Authentication using login passwords a bad idea

Authentication using login passwords a bad idea

Post by Ron Reis » Thu, 14 Mar 1996 04:00:00



I've seen some articles that state using the login password for web
authentication is a bad idea.  Something about the password going by in
the clear.  How is this different from telnet?  Not that telnet is
that secure, but our auditors have decided it's ok.  If you type your
password into a browser authentication dialogue box it get's blended in
with your name (whatever you type) and converted to mime-base64 and sent
as clear text.  This seems no worse than telnet.

The plan we were working on was to create a 4.4bsd DB file that Apache-SSL
could use.  This file would hold around 27000-35000, depending on time of
year, records holding the encrypted login password.  The .db file would
be owned by the "www" user, and only accessable by that user.  We would
use a slightly modified mod_auth_db module to access it for User and Group
information.  Is there some way this file could be leaked if we keep it
out of the "htdocs" directory?

We'll want to be able to authenticate SSL and Non-SSL accesses.  With so
many people it's appealing to tell them all they can use their login password
for web access.  We'd like to be able to make things like class grades
available through the web.  If this is a bad idea, can someone tell me
why it's a bad idea?

thanks!

Ron
--

University of Delaware Information Technologies/Network and Systems Services
Computing Center/192 South Chapel Street/Newark DE, 19716
pgp finger print: 0D 73 06 6F D3 6A 99 D3  F5 D5 6E FF 3B B9 7C 2C

 
 
 

Authentication using login passwords a bad idea

Post by Kevin Kad » Fri, 15 Mar 1996 04:00:00




>I've seen some articles that state using the login password for web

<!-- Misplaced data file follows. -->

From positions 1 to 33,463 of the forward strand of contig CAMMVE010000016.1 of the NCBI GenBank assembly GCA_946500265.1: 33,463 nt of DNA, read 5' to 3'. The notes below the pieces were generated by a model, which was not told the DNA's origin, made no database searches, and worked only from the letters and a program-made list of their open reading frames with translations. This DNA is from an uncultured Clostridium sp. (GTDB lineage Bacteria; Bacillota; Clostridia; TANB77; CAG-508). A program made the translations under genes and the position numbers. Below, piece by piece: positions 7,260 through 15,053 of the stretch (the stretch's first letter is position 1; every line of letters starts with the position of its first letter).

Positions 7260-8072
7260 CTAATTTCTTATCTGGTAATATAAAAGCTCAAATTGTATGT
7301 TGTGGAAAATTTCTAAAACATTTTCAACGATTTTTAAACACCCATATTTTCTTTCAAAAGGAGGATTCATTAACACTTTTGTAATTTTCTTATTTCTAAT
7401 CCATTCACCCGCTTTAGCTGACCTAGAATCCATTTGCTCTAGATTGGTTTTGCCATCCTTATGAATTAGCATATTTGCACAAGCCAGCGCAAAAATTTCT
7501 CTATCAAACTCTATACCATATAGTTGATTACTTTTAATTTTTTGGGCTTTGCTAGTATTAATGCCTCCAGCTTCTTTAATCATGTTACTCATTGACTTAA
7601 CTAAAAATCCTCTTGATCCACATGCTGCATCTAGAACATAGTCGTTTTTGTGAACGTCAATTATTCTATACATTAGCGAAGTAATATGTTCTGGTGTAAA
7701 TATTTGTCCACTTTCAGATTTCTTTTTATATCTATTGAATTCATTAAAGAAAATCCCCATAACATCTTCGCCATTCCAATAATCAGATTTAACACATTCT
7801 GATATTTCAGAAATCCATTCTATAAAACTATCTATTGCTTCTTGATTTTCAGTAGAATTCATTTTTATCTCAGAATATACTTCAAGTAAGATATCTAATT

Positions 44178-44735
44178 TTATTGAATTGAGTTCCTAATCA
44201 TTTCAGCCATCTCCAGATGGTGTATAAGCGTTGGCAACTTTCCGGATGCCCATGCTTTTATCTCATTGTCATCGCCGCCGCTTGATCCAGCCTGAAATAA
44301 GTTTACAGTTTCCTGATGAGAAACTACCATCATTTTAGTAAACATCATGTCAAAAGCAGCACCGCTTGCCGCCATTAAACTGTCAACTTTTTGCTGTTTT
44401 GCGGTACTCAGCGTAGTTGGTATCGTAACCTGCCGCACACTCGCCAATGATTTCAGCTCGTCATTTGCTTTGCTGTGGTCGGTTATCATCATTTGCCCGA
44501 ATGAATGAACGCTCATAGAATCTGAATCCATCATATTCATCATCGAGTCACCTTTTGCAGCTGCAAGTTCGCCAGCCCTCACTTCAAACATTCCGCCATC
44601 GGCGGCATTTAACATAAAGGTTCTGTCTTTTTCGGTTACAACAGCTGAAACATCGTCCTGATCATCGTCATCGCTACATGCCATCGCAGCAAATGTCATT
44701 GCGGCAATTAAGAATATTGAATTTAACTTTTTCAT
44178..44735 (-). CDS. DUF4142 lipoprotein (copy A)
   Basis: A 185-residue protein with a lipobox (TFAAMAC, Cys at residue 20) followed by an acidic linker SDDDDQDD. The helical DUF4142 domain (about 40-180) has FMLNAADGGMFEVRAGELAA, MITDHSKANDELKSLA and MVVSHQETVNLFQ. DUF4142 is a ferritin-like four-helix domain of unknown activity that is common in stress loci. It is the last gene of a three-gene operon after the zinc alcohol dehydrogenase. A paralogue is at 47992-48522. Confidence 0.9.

>authentication is a bad idea.  Something about the password going by in
>the clear.  How is this different from telnet?  Not that telnet is
>that secure, but our auditors have decided it's ok.  If you type your
>password into a browser authentication dialogue box it get's blended in
>with your name (whatever you type) and converted to mime-base64 and sent
>as clear text.  This seems no worse than telnet.

Actually, if anything the transmission of passwords is slightly more secure
than it is via telnet. I believe there are two issues that make auditors
nervous about web authentication:

* All browsers will cache the name/password combination for the duration of
the current session, sending it to the server automatically when a new
protected document is requested. This means that the cleartext password may
be readable in a core dump, and that it is sent many times during the course
of a single session.

* While there is no easy way for a user creating pages on a server to capture
the password the user entered to authenticate for the server, it is possible
to transparently redirect the browser from a trusted server to a compromised
server and have them authenticate to that server instead, which could log
the password information.

Quote:>The plan we were working on was to create a 4.4bsd DB file that Apache-SSL
>could use.  This file would hold around 27000-35000, depending on time of
>year, records holding the encrypted login password.  The .db file would
>be owned by the "www" user, and only accessable by that user.  We would
>use a slightly modified mod_auth_db module to access it for User and Group
>information.  Is there some way this file could be leaked if we keep it
>out of the "htdocs" directory?

NCSA includes dbm-based password authentication in the stock 1.5 distribution.
It is important that the user used to invoke the server and open the access
control file (often root so port 80 can be bound) is _NOT_ the same user that
the server uses when executing CGI scripts or accessing documents.

Quote:>We'll want to be able to authenticate SSL and Non-SSL accesses.  With so
>many people it's appealing to tell them all they can use their login password